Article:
Redis - official way of installing and configuring in Virtualmin

Continuing the discussion from Redis Vs Opcache Ubuntu 20.04:

Dear community, what would be the recommended (aka official) way of installing Redis in Virtualmin. Also, is there a special UI to manage Redis server, like e.g. create password, limit the memory dedicated to the server, etc. Please advise. – Thanks, Anton

Operating system: Ubuntu
OS version: 20.04 LTS

There is no official way. Use whatever is appropriate for your distro and version. Your operating system is still the same, Virtualmin is just managing some parts of it.

There is no Webmin or Virtualmin module for Redis that I know of (certainly none from us, though maybe someone else has implemented one, but I don’t know of one); it hasn’t come up much. One could certainly build one without a lot of work. There are a bunch of database plugins to look to for examples (Oracle and SQLite are very basic, and don’t have accompanying standalone Webmin modules, so might be a useful place to look for very simple examples that aren’t much code but handle the basics of creating databases, users, etc.).

I don’t know anything about Redis, so I can’t make any suggestions.

Thanks Joe. Could you please clarify if installing packages NOT through Virtualmin will still keep it possible to backup/restore server configuration through Virtualmin? There might be lack of understanding here of how free I am to install various packages and modules manually in command line in a way that keeps Virtualmin happy and functional.

For instance, I just installed the latest Redis as per their documentation:

sudo add-apt-repository ppa:redislabs/redis
sudo apt-get update
sudo apt-get install redis

I now wonder what would be the best way to install phpredis php extension.

I’m used to managing servers from command line, but in this particular case, I’m helping a client of mine who prefers to have “some” control over the server from a UI, hence using Virtualmin.

I’m not sure how far I can go by tuning the server manually from command line while keeping my changes compatible to and manageable by Virtualmin. Your advice is appreciated.

To make it even clearer, my Redis version on the server is now v=6.2.1.

However, when I run apt-cache policy php-redis, I get this:

  Installed: (none)
  Candidate: 5.1.1+4.3.0-1
  Version table:
     5.1.1+4.3.0-1 500
        500 focal/universe amd64 Packages

which makes me think installing php-redis this way is a bad idea because it will want Redis version 5.1.1 while I just installed version 6.x. Now, if I start installing custom php modules or even building them from source, how will it affect Virtualmin? I’m a bit lost here.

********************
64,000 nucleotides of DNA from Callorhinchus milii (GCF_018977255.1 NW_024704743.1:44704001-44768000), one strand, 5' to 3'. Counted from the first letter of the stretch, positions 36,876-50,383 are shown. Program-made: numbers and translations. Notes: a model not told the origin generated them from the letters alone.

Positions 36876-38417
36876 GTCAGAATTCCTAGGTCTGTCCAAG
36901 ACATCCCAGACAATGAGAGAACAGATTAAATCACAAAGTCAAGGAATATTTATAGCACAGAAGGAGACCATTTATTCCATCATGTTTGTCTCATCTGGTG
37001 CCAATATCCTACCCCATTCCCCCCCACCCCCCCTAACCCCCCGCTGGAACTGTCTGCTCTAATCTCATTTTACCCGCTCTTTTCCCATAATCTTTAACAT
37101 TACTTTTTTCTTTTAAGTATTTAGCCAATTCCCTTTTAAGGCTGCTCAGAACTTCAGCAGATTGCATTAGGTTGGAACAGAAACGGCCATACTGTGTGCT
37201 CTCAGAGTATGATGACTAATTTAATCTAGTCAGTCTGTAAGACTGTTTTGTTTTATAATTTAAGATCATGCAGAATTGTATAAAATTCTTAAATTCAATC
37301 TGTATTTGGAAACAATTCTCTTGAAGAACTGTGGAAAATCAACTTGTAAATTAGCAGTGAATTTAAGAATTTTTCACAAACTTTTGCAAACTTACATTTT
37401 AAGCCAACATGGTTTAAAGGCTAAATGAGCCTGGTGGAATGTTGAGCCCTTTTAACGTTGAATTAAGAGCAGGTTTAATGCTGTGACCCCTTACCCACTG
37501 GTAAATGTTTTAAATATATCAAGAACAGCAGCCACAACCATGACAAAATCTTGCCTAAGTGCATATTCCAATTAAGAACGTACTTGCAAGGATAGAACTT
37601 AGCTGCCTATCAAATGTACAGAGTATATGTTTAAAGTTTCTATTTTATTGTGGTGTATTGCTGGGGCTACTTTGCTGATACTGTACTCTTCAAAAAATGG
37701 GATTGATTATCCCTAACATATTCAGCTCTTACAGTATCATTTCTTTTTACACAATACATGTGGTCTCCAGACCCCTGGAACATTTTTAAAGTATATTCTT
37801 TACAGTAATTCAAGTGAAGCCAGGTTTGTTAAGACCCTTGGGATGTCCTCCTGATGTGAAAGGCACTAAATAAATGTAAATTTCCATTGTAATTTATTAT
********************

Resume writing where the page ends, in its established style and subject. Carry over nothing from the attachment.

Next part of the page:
UPD. Also, what about Pecl packages. Is it a good idea to install from command line like e.g. pecl install redis ?

Virtualmin is not your OS. Virtualmin only cares about the packages it manages…and the packages it manages are installed using your operating system’s package manager, and using the OS standard repositories whenever possible. Virtualmin itself is installed using your operating system package manager (apt-get/dpkg on Ubuntu).

Will it? Does the php-redis version lock with the redis version? That would be unusual, I think. Most of the time PHP module packages have a version unrelated to the version of the software they bind to. e.g.

$ apt-cache madison php-mysql
 php-mysql | 1:7.2+60ubuntu1 | bionic/main amd64 Packages
$ apt-cache madison mysql-server
mysql-server | 5.7.33-0ubuntu0.18.04.1 | bionic-updates/main amd64 Packages

Actually, I just checked…there is no relation between the php-redis version and redis version. I think you’re just confusing two related but different things. redis is Redis, php-redis is PHP bindings for Redis. You need them both, if you’ll be using Redis from PHP and want to use those bindings. They have different and unconnected versions.

Why would it effect Virtualmin?

As long as you don’t break PHP, it doesn’t matter. We don’t even use PHP. We just configure it for you, we don’t depend on it in any way.

If you can install a package using the OS package manager and standard repositories you should do so. Third party repositories should be used with caution, only when necessary, and only after testing. redis and php-redis packages are available in the Ubuntu repositories, I’d recommend you use those. Installing from source should be a last resort (and, I never allow from-source installs on my production servers). But, that has nothing to do with Virtualmin. That’s me offering you advice based on my decades of systems management. Virtualmin don’t care about Redis.

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Many thanks, it is clearer now. Key takeaways:

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